The topic of “alert fatigue” has become prevalent since a study by Regenstrief Institute and U.S. Department of Veterans Affairs was published in early April. The study explores the impact of and effectiveness of alerts generated by electronic medical record and electronic health record systems (EMRs and EHRs). More specifically, the study focused on medication alerts generated during electronic prescribing (ePrescribing), as they are among the most prevalent alerts sent to clinicians. While there has been much written about the study’s findings as well as many questions raised regarding how alerts within EMRs and EHRs can be improved, the following is a quick snapshot of the issues and concepts discussed in the study.
Problem: Clinicians are receiving too many alerts when ePrescribing, which is causing them to become “desensitized” to the alerts, and in many cases ignoring them. In fact, multiple independent studies have shown that clinicians ignore anywhere from 80-95% of the warnings received. This lack of compliance can significantly jeopardize patient health and safety, as medication-related issues account for roughly 1.5 million adverse health events and cost $177 billion each year in the U.S.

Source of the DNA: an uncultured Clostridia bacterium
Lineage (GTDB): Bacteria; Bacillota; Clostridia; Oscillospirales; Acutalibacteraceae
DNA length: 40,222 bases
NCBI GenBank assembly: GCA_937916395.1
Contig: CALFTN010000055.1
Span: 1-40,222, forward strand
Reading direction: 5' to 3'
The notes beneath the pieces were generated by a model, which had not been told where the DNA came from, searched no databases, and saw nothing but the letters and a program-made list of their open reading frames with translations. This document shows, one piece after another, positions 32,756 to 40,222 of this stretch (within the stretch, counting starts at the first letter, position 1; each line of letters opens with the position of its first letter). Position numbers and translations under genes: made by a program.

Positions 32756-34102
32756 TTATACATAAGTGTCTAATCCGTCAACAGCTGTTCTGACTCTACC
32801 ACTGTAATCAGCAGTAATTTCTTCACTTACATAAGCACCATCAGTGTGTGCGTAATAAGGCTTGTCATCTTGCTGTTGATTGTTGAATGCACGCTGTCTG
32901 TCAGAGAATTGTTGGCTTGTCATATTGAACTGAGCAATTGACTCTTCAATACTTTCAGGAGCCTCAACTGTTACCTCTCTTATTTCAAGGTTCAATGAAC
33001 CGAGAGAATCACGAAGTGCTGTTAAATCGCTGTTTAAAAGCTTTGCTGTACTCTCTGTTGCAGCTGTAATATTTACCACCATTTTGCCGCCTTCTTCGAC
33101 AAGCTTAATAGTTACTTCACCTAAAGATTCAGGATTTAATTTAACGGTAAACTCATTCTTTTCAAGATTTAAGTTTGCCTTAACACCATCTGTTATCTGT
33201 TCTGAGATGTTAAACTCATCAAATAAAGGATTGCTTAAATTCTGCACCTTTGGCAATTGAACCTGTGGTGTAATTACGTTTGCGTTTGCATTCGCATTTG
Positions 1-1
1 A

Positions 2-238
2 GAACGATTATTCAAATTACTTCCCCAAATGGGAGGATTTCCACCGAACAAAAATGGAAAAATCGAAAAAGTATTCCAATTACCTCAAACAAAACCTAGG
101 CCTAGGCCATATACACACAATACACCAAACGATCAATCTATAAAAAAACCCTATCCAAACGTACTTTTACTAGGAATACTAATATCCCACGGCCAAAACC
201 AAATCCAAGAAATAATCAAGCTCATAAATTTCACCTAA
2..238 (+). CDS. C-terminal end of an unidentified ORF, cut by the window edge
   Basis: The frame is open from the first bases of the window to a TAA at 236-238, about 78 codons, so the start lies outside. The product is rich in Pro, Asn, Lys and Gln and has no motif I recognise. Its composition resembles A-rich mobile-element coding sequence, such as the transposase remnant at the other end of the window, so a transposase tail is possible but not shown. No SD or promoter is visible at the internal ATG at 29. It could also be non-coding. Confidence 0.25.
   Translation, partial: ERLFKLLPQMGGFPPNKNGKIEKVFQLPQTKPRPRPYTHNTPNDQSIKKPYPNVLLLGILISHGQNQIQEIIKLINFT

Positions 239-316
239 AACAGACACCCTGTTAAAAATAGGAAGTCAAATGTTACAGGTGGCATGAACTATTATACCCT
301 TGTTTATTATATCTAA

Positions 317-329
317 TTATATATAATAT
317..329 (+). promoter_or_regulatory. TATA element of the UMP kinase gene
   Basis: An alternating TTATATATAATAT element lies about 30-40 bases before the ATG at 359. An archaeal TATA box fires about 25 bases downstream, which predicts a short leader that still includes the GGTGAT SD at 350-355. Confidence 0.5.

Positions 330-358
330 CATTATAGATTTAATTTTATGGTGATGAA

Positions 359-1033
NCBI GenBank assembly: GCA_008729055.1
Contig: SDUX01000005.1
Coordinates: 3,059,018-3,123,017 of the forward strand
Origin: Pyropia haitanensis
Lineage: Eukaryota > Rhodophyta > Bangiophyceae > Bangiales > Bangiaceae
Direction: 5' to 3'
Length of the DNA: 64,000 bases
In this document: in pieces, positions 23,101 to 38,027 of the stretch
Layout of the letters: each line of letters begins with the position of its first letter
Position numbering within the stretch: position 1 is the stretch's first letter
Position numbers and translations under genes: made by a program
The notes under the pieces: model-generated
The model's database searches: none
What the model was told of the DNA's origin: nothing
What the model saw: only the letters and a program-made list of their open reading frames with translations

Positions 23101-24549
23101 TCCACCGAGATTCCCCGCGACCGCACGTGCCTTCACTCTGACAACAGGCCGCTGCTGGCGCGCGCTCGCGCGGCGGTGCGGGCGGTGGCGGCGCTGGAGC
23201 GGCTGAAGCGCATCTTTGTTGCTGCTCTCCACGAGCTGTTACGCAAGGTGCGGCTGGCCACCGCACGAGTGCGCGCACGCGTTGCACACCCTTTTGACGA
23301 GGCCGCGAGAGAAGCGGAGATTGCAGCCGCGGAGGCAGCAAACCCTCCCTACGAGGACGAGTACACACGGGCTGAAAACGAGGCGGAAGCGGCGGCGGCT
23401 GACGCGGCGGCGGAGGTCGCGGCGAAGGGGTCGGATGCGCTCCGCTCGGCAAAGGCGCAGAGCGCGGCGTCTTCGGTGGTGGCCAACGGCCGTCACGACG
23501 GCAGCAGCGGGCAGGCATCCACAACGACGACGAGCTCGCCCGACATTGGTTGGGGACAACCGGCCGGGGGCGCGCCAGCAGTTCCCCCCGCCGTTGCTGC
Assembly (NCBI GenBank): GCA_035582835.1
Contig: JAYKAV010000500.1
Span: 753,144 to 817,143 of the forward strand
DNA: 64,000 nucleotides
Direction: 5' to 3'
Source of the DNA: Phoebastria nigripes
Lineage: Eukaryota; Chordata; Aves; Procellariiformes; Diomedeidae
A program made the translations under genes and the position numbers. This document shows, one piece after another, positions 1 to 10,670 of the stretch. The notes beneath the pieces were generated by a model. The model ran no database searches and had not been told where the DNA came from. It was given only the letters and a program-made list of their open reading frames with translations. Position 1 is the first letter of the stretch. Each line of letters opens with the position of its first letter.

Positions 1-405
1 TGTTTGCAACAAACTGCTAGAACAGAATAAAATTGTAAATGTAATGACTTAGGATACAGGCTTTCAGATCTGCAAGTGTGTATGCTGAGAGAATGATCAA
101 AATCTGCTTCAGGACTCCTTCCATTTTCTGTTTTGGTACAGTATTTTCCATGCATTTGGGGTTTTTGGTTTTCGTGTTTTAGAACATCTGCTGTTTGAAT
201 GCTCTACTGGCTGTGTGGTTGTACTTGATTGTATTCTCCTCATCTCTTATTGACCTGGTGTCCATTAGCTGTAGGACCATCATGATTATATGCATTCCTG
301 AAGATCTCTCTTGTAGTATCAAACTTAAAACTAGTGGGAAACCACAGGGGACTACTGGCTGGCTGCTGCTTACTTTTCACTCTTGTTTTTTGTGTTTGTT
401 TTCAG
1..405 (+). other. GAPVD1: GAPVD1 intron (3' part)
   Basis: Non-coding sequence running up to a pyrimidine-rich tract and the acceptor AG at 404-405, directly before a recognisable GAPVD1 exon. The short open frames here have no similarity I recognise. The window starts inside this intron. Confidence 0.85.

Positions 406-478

Issues with the alerts: while there are a multitude of potential issues with the current alerts generated by EMRs and EHRs, the following are some of the most relevant faced by clinicians during ePrescribing:
- Too many alerts being sent
- Lack of clear understanding of the alert or the importance of the message
- Alerts causing clinicians to spend too much time tracking down data to assess the validity of the alert as well as how to react
- Lack of actionable/complete information provided with alerts
- Alerts contradicting common clinical practice(s)
- Excessive alert detail preventing clinicians from acting quickly/appropriately
- Clinicians not understanding why the alert was generated
- Errant alerts sent to practitioners (e.g., an alert sent to an MD, but intended for the pharmacist)
- Alert was not specific to the patient and didn’t take into account the specifics of the situation
These issues have led to or helped contribute to the current problem of a lack of alert compliance due to “alert fatigue.” As a result, multiple groups and entities are exploring ways to improve EMRs and EHRs as well as the overall medication alert process to make alerts more user friendly. With many options and possibilities currently being explored, there seems to be a consensus to (1) make sure the alerts is patient specific (i.e., related to actual test results or patient history) and (2) eliminate redundant/duplicative alerts. Being able to successfully do these two things as well as temper or eliminate some of the other issues clinicians face with alerts remains the mystery yet to be solved.
Alert fatigue is one of several topics I’m researching for an upcoming TripleTree report on provider informatics. If you have any insights in this area, please contact me via the link below!